USDA and FDA Publish the Terms of Their Joint Regulation of Human Food, Derived from Cell Lines of USDA-Amenable Species

March 11, 2019By Riëtte van Laack

As readers of this blog may recall, the issue of the regulation of meat and poultry derived from cell lines, identified by such terms as cultured meat, clean meat, and cell-based meat, became front cover news a little more than a year ago when the U.S. National Cattlemen’s Association (USCA) filed a Petition with FSIS to define the term meat (and beef) to exclude these types of food prepared from cells from cattle.

Subsequently, the question as to who has jurisdiction, FDA or USDA, became a hotly debated topic.  On November 16, 2018 in a joint press release, USDA and FDA announced that they had come to an agreement on a joint regulatory framework under which FDA would oversee cell collection, cell banks, and cell growth and differentiation, and USDA oversight would start during the cell harvest stage and extend through the production and labeling of food products derived from the cells of USDA amenable species, i.e., livestock and poultry.  Details were said to be forthcoming.

On March 7, 2019, USDA and FDA announced the “Formal Agreement Between FDA and USDA Regarding Oversight of Human Food Produced Using Animal Cell Technology Derived from Cell Lines of USDA-amenable Species” providing further information about the agreed framework.  Consistent with the press release from Nov. 2018, FDA will oversee the production of the cells and then jurisdiction will transition to USDA during the cell harvest stage.  The agreement is general and the exact parameters of the regulation of these products still need to be developed.  Some noteworthy aspects:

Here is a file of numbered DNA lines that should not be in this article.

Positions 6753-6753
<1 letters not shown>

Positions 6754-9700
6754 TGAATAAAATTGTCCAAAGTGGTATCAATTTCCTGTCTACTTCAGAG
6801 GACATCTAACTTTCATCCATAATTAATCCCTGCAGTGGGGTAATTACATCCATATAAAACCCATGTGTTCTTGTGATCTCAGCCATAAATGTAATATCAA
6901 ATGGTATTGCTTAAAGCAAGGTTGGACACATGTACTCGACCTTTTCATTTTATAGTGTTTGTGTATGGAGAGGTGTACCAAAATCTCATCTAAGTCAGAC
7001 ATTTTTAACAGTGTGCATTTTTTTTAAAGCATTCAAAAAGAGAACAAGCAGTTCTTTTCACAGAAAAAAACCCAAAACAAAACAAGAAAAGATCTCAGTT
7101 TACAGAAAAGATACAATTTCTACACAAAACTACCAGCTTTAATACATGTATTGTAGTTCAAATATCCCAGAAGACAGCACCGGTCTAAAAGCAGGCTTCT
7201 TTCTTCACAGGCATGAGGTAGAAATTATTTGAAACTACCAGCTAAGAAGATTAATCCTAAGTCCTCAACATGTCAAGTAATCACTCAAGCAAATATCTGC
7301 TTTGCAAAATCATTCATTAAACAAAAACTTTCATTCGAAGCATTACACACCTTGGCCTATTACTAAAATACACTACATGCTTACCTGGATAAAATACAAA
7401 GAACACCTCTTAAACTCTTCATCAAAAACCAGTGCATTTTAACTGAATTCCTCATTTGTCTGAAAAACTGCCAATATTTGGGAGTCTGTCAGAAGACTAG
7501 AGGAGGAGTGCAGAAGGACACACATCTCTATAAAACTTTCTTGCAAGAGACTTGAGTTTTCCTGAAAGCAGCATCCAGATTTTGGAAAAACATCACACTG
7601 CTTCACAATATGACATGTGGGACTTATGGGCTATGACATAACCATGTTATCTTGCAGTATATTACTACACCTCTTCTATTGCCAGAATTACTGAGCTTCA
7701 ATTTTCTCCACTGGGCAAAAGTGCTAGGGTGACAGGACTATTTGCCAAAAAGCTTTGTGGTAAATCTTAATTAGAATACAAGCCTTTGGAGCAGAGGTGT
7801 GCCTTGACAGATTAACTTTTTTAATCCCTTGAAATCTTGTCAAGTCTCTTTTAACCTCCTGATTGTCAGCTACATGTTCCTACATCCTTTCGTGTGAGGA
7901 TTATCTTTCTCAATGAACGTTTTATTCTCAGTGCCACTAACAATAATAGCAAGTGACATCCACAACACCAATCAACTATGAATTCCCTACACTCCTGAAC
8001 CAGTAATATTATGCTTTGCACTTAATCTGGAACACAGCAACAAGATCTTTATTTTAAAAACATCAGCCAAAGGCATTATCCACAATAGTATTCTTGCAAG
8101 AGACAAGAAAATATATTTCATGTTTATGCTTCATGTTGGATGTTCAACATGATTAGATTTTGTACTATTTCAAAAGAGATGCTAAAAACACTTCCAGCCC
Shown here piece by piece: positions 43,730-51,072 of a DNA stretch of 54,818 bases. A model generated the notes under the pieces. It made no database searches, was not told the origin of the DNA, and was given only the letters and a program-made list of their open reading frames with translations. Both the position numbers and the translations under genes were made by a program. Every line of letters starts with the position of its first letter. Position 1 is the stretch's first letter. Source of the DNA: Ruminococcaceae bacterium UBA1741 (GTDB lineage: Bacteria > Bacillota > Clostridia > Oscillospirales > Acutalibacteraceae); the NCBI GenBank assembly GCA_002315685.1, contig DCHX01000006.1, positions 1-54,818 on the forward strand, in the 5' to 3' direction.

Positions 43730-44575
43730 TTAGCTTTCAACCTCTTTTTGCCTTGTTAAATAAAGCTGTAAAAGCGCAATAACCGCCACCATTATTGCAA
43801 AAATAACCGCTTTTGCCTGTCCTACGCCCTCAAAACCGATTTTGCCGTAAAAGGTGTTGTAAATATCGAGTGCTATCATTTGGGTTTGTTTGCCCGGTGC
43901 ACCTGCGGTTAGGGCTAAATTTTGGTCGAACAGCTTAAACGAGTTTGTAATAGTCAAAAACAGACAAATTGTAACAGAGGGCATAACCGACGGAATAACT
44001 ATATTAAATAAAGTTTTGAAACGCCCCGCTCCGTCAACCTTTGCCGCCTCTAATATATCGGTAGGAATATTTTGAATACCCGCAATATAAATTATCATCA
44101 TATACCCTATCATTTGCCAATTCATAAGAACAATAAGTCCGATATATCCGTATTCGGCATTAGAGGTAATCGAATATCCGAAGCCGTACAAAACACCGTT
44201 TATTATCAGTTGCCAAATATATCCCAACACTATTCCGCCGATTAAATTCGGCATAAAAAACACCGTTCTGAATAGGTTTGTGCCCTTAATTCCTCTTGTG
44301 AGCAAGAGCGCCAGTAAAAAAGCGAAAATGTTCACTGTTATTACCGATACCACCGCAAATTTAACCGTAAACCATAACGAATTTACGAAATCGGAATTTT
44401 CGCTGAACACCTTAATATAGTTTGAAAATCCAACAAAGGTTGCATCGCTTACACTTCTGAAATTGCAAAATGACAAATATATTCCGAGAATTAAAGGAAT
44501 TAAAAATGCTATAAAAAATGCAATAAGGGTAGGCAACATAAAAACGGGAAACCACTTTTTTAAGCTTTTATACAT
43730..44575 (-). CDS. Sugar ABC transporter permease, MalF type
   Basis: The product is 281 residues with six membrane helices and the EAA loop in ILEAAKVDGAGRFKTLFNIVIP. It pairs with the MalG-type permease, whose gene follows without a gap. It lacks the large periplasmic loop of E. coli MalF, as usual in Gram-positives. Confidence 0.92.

• The Agencies contemplate a premarket consultation process “to evaluate production materials/processes and manufacturing controls, to include oversight of tissue collection, cell lines and banks, and all components and inputs.”
  • The facilities where the cells will be grown and harvested will be dual jurisdiction facilities.
  • While in Nov. 2018 the Agencies asserted that no additional legislation would be necessary, the formal agreement includes a provision that FDA and USDA “will undertake a joint process to identify any changes needed to statutory or regulatory authorities to effectuate” the agreement.
  • The agreement refers to the product category as “food, derived from cell-lines of USDA-amenable species” or similar terms, thereby leaving the issue of naming these products for another day.
  • FDA explains the basis for its jurisdiction over these products; USDA does not. The agreement refers to meat and poultry products that bear the mark of inspection and in the press release USDA Deputy Under Secretary mentions that “Consumers trust the USDA mark of inspection to ensure safe, wholesome and accurately labeled products.”  This suggests a loss for USCA, as its Petition requested to not allow products derived from cell lines to bear the mark of inspection.

In light of the various States proposing (e.g. Nebraska) or passing laws (e.g., Missouri) prohibiting the term meat on foods derived from cell lines, the agreement between FDA and USDA may not be the end of the debate.